The findings of these 8 years: First of all, it is fun. Very hard, very nervous, but real fun. The overall experience is actually freaking awesome! I architected complex systems, implemented those with my teams, learned from mistakes, did better next time. Established process, honed it until it worked, interviewed and hired people, built teams, communicated with customers, made sales, solved problems, wow!

    Second, the amount of technologies I was able to learn and use on production is immense. There is just no way something similar would be possible while working for an employer. This gave my skills so much boost I can’t stop looking for more :)

    Third, rather contradictory, I became overqualified for a typical development position and at the same time underqualified to take an expert role in any particular technology. The years of self-reliance earned me a pretty unique and holistic set of skills. This makes me good in the same areas established companies rarely have much interest in.

    Which leads to the fourth: I don’t really consider looking for a job in an established software company any more. It’s just makes too little sense. Instead, I’m looking to found a new business while keeping my ear open to startup jobs where my skill set may be really indispensable.

    And the specific answer…
    …which seems not to be relevant to you any more looking at your later posts, but might still be helpful for others:

    If you got savings for only two months and a wife and kids to care of, don’t do it. Two months is just too little time to be safe.

    If you or your partner got sales skills that might be ok, but don’t delude yourself if you don’t. It’s one thing to make a product and quite another to sell it. Customers often like to go slow when an offer is complex enough, so a decent sales pipeline is essential to get things going. It takes time to build one and preferably someone who knows how to do it.

    Alternative option is to apply for investment which might be a good choice since you got the product ready. Some research I did shows the average time to get funding is about six months these days. This can be done while still working for an employer and is a much safer strategy. It’s not about making all the money right away. Having created a business once, be sure you’ll be doing it again.

    Of course your experience is yours alone and it’s you who has to make the decision. Be sure that working on your own can be a great adventure. Risky and not always lucrative, but lots of fun. As Snail Walker said above, make yourself ready and give it a try.

    BTW, @Snail Walker, your story is intriguing, let me know if you’d care to talk more; reach me at Skype by the name nicnilov.

  11. GregsBetterHalf1982 says

    Save up a little dough ray me and take the plunge. :) Keep the wife happy with lots of foot rubs. Thanks for taking us on this journey!

  12. Duder McGee says

    Quit my job three years ago to start a company. My first one failed, my second one is still running and moderately successful.

    When I quit, I had about 1.5 years of “personal runway” stashed away, so the risk was a lot lower. I also worked on my first company for a few months during nights and weekends while I was still proving out my company.

    I took a pretty cautious approach. I quit when I knew that to grow my business, I’d have to give it my fulltime effort. I burned the boats and have no regrets (even though that first company eventually failed).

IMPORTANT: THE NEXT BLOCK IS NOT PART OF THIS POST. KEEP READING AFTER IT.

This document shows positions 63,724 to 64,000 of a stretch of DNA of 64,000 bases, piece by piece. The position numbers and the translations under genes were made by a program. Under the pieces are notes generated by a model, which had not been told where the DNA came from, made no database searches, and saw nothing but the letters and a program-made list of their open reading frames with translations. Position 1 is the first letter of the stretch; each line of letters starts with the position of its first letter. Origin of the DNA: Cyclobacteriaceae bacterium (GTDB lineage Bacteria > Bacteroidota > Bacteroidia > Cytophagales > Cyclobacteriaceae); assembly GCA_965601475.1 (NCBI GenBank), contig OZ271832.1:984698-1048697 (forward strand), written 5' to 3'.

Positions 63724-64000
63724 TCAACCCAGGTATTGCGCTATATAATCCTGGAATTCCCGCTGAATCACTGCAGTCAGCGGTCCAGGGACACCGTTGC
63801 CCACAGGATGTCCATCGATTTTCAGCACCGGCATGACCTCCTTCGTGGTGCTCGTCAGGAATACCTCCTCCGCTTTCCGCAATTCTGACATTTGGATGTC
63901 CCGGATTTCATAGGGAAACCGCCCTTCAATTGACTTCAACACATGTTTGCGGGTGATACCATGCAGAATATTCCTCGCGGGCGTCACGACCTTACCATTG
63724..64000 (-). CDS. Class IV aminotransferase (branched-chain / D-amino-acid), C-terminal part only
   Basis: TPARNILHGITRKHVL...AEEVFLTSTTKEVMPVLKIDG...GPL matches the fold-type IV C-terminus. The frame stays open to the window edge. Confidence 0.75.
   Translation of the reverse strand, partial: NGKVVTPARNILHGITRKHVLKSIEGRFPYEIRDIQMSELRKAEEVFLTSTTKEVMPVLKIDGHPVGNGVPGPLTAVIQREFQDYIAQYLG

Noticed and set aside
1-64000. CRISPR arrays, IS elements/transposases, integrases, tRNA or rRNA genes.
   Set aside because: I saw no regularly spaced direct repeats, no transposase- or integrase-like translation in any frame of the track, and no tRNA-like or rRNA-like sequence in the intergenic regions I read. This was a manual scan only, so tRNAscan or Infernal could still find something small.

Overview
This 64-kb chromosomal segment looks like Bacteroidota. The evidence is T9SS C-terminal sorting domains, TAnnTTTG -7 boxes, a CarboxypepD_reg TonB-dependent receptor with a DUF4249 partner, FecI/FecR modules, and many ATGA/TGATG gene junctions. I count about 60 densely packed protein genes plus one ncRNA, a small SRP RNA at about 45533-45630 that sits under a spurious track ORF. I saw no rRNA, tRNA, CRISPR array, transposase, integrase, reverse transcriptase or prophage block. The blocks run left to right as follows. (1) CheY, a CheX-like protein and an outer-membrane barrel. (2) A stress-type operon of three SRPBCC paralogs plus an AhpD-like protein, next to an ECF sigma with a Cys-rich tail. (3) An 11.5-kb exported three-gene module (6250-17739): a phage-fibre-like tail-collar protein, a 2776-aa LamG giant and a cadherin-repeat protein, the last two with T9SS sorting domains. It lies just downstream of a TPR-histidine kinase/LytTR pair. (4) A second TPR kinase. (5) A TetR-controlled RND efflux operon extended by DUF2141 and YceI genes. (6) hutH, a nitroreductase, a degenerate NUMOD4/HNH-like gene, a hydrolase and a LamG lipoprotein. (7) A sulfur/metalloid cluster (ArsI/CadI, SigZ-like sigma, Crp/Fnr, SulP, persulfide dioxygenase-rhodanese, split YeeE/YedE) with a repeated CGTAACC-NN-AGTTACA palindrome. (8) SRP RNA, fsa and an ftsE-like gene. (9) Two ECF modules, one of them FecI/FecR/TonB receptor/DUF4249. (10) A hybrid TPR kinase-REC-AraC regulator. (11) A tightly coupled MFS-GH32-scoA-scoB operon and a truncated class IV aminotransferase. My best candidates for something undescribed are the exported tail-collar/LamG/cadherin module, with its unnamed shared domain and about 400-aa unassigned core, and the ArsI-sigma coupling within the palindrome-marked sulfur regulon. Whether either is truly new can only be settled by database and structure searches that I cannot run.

If you only have a month of personal runway, it will definitely make you hungry, but realistically it might not be enough to get your business off the ground. I’d work on your business nights and weekends, save up a bit, and then quit.

  13. Aaron Gray says

    I was in this exact same situation not too long ago. What I ended up doing was easing myself into entrepreneurship so I could keep food on the table without burning my savings. I found a 25 hour a week job as a remote contractor on a 6 month project, told them I could start in two weeks, and signed that contract. Then I gave my employer a two weeks notice and quit the 50 hour a week employee job. That gave me a safety net of guaranteed work, and I could spend my other time either building a product of my own, or hunting for other hourly projects. It worked great.

    I’ll be praying for your new adventure. :-)

  14. Roi says

    I made this decision in December 2012. I was the lead dev at successful agency in San Francisco – my partner was the lead designer. We decided together we would like to start our own company.

    I started 2013 off as self employed, he decided he was going to wait for the right time. Save up some money, pay off some debts, ect…

    Well, almost two years later it’s still not the right time. He’s making a fraction of what I am and is incredibly unhappy with his job.

    It defiantly could have gone the opposite, but I am glad I took the plunge to “the dark side” as we used to call it!

  15. says

    Don’t do anything, unless you **know** it is what you have to do.

    (or is the right thing to do, whichever speaks to you more. know being the operative word)

    That’s the short of it. The shorter of the longer version is that you have to see that decisions are a way of forcing a situation. Any decision you make comes back to bite you. Because you forced it.

    Every situation has something to teach you and when you learn the lesson, the situation changes. In other words life knows what is best for you, and you only ever think you do.

    PS. don’t usually do this, but you did ask. And a lot of good ruby stuff came from your ways, so this by way of thanks.
    PPS: yes, have been in the situation for many many years. When it stopped it first took me to become a carpenter, shop and b&b keeper , and when i came back to coding years later, all was very vey new.